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Combined use of 16S ribosomal DNA and 16S rRNA to study the bacterial community of polychlorinated biphenyl-polluted soil

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Llobet-Brossa,  Enrique
Department of Molecular Ecology, Max Planck Institute for Marine Microbiology, Max Planck Society;

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Rosselló-Mora,  Ramon
Department of Molecular Ecology, Max Planck Institute for Marine Microbiology, Max Planck Society;

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Amann,  Rudolf I.
Department of Molecular Ecology, Max Planck Institute for Marine Microbiology, Max Planck Society;

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Nogales_2001.pdf
(Publisher version), 945KB

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Citation

Nogales, B., Moore, E. R. B., Llobet-Brossa, E., Rosselló-Mora, R., Amann, R. I., & Timmis, K. N. (2001). Combined use of 16S ribosomal DNA and 16S rRNA to study the bacterial community of polychlorinated biphenyl-polluted soil. Applied and Environmental Microbiology, 67(4), 1874-1884.


Cite as: http://hdl.handle.net/21.11116/0000-0004-55F4-9
Abstract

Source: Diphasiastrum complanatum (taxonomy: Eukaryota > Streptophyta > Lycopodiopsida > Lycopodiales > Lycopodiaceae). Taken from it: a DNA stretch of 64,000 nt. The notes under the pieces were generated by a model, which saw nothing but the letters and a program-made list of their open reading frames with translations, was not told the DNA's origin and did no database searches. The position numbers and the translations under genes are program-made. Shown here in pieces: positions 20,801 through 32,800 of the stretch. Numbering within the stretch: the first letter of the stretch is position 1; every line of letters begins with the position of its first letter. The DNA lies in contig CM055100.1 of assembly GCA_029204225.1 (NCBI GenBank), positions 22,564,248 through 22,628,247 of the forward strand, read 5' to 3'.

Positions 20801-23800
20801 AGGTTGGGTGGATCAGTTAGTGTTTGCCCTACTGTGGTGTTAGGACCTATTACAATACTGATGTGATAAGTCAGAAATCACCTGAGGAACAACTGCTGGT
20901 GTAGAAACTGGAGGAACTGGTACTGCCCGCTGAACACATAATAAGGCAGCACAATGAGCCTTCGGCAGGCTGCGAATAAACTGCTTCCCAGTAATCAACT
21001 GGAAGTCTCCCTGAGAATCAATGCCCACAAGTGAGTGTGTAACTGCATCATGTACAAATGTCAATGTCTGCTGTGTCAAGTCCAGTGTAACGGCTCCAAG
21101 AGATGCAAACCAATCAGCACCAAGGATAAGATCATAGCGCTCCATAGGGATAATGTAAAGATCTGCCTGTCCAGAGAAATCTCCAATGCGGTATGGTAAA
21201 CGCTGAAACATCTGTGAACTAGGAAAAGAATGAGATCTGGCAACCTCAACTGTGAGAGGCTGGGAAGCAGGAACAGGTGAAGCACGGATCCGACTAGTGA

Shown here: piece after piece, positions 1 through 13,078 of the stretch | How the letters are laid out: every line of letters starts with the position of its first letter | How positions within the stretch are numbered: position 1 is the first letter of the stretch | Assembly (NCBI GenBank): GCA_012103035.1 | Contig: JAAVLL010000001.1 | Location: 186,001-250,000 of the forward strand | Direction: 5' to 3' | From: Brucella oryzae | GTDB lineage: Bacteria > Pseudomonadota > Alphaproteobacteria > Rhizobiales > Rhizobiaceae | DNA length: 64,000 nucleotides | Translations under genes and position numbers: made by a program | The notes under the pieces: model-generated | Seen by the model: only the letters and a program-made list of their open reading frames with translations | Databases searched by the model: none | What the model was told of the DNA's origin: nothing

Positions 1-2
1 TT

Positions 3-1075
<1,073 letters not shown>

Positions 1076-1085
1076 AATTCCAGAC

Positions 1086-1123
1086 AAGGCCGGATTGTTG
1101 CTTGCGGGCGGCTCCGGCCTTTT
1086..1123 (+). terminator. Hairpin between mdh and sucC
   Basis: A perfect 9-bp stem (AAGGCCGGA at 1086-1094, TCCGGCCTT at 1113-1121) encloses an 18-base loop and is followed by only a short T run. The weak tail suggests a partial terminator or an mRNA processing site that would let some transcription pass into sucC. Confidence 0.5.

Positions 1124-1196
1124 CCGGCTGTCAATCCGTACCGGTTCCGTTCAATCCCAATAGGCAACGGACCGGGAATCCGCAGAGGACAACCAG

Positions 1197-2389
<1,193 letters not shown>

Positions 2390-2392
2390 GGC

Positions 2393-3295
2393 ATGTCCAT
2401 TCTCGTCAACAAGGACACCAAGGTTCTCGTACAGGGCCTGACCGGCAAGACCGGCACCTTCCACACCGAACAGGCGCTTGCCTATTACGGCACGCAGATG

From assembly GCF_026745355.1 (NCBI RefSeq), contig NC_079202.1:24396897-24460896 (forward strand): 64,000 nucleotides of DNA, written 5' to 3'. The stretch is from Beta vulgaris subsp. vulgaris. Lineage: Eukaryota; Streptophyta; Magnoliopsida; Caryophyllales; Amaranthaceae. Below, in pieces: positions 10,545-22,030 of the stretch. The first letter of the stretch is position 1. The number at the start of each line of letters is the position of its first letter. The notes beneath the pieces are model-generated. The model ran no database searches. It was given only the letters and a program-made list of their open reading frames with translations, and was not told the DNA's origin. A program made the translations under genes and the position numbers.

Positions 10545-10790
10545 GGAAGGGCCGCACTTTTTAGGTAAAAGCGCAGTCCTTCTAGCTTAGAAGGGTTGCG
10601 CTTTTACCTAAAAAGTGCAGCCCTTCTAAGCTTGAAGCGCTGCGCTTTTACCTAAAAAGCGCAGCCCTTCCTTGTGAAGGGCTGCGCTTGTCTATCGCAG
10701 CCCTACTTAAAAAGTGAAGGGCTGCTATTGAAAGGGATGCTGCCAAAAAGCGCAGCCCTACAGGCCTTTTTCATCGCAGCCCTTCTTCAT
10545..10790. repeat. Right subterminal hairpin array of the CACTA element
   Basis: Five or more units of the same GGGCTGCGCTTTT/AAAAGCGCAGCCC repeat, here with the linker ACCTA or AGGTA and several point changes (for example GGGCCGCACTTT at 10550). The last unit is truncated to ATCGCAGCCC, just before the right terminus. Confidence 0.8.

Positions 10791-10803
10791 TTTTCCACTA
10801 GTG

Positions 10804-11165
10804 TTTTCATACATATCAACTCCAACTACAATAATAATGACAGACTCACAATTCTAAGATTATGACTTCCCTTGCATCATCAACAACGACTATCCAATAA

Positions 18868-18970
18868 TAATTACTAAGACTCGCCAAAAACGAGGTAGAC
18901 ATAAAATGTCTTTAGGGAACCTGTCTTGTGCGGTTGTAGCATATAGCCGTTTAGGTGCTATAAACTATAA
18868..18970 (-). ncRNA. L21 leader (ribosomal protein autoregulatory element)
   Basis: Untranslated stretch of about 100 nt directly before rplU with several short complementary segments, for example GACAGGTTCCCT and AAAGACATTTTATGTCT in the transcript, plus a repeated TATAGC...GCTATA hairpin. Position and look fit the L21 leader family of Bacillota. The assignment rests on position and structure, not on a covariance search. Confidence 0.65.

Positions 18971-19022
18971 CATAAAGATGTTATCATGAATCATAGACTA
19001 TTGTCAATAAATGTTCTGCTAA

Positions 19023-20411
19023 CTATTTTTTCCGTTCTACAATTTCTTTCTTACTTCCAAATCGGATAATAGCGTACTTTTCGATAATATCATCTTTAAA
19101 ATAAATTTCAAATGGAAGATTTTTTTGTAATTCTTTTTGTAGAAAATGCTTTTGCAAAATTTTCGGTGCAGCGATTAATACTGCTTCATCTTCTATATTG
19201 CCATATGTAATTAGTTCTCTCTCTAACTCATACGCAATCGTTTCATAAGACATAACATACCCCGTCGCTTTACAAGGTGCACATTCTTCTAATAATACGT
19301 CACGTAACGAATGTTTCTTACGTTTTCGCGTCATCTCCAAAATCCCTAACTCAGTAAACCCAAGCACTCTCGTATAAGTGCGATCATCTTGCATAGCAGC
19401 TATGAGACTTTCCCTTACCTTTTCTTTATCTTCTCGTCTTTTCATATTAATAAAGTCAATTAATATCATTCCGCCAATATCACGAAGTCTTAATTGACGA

The bacterial diversity assessed from clone libraries prepared from rRNA (two libraries) and ribosomal DNA (rDNA) (one library) from polychlorinated biphenyl (PCB)-polluted soil has been analyzed. A good correspondence of the community composition found in the two types of library was observed. Nearly 29% of the cloned sequences in the rDNA library were identical to sequences in the rRNA libraries. More than 60% of the total cloned sequence types analyzed were grouped in phylogenetic groups (a clone group with sequence similarity higher than 97% [98% for Burkholderia andPseudomonas-type clones]) represented in both types of libraries. Some of those phylogenetic groups, mostly represented by a single (or pair) of cloned sequence type(s), were observed in only one of the types of library. An important difference between the libraries was the lack of clones representative of the Actinobacteriain the rDNA library. The PCB-polluted soil exhibited a high bacterial diversity which included representatives of two novel lineages. The apparent abundance of bacteria affiliated to the beta-subclass of theProteobacteria, and to the genus Burkholderiain particular, was confirmed by fluorescence in situ hybridization analysis. The possible influence on apparent diversity of low template concentrations was assessed by dilution of the RNA template prior to amplification by reverse transcription-PCR. Although differences in the composition of the two rRNA libraries obtained from high and low RNA concentrations were observed, the main components of the bacterial community were represented in both libraries, and therefore their detection was not compromised by the lower concentrations of template used in this study.